Van de Donk, who tore her anterior cruciate ligament when she was 17, said that at Lyonnais there are currently six (!) anterior cruciate ligament injuries. “There is even a separate cruciate ligament club led by a physical trainer,” she said.
Rehabilitating Van de Weteringh: ‘When I was in pain, I just played with three ibuprofen’
To assess the situation in the Netherlands, we asked all 11 premier league clubs how many anterior cruciate ligament injuries they have (had) since January 2021. Four clubs shared this number with us. Based on their information, the average per team per season is 1.9, or two and a half times higher than the average cited by UEFA.
It goes up and down
UEFA researcher Waldén explains this by saying that injury rates fluctuate. He also often sees injury clusters at specific clubs: “For example, there are then three seasons of no anterior cruciate ligament injuries at club X and suddenly the club has three within six months.” He calls this “difficult to study and explain scientifically.”
Anterior cruciate ligament researcher Alli Gokeler of Amsterdam UMC calls his colleague’s UEFA research very important. At the same time, he suspects that we have a point with our “hand count” and that the numbers are higher.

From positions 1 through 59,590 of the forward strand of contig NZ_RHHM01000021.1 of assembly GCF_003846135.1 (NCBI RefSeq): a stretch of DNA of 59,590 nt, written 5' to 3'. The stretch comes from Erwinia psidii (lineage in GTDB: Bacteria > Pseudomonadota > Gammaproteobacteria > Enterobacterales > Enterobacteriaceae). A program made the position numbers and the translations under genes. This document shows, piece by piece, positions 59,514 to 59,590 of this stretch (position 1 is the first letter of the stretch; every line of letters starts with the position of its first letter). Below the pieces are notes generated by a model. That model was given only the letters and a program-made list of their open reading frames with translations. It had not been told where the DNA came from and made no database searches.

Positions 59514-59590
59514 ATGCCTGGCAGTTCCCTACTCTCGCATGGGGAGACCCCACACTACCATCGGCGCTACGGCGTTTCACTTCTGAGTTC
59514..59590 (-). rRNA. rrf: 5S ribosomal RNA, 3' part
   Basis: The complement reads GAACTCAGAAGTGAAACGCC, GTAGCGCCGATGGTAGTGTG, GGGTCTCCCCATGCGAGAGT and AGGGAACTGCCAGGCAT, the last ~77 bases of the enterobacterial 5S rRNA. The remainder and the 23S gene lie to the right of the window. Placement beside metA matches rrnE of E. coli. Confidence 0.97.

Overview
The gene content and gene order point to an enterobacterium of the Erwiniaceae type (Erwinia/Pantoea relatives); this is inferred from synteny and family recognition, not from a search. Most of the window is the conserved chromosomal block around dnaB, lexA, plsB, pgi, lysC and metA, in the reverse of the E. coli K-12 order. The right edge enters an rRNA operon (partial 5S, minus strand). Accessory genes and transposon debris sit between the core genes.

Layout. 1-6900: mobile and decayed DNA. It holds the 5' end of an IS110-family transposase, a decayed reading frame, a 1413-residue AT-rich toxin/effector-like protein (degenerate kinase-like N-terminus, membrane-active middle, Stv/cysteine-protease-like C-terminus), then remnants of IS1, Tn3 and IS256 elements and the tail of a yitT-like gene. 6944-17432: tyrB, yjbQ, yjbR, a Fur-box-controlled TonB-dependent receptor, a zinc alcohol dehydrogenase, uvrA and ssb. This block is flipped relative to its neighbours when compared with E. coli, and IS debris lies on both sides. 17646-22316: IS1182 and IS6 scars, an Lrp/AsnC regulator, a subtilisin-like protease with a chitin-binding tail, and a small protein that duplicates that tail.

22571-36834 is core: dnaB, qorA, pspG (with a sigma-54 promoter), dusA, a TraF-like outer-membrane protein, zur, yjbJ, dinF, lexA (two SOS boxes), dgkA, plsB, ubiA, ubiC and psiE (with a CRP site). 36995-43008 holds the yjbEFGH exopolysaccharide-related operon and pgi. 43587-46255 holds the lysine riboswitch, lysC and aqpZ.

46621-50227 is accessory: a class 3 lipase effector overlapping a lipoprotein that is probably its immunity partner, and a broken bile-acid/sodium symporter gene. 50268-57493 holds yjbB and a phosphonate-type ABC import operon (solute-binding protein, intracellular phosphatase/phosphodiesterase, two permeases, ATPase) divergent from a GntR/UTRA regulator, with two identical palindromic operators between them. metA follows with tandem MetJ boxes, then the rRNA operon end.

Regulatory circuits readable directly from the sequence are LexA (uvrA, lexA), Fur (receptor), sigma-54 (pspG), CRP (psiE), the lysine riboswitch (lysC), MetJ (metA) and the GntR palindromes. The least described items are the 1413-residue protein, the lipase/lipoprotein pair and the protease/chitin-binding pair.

“UEFA depends on the clubs that participate, which are only 12, so you miss a lot of data. And the numbers always come a bit later. Logical, because the data has to be analyzed.” He does see trends at the national level, such as so those 57 injured top players in 2022.
Sportexplainer: buckling knees in women’s soccer
Gokeler also sees an injury spike at set times: “We saw a third of all anterior cruciate ligament injuries in the first two months of this season. And the second peak after the winter break, so there seems to be a link to the transition from rest to competition.” Something that also played out after corona, he says.
Gokeler advocates more individual analysis. “You have to make a risk profile per player. That means mapping what an interplay of factors, such as mental state, fatigue, muscle strength and hormones, means for an athlete.”
Next episode Thursday, Feb. 23: Teenage soccer players at huge risk of anterior cruciate ligament injury. The previous episode “Miedema, Mead and Putellas: why so many cruciate ligament injuries in top soccer players?” can be found here.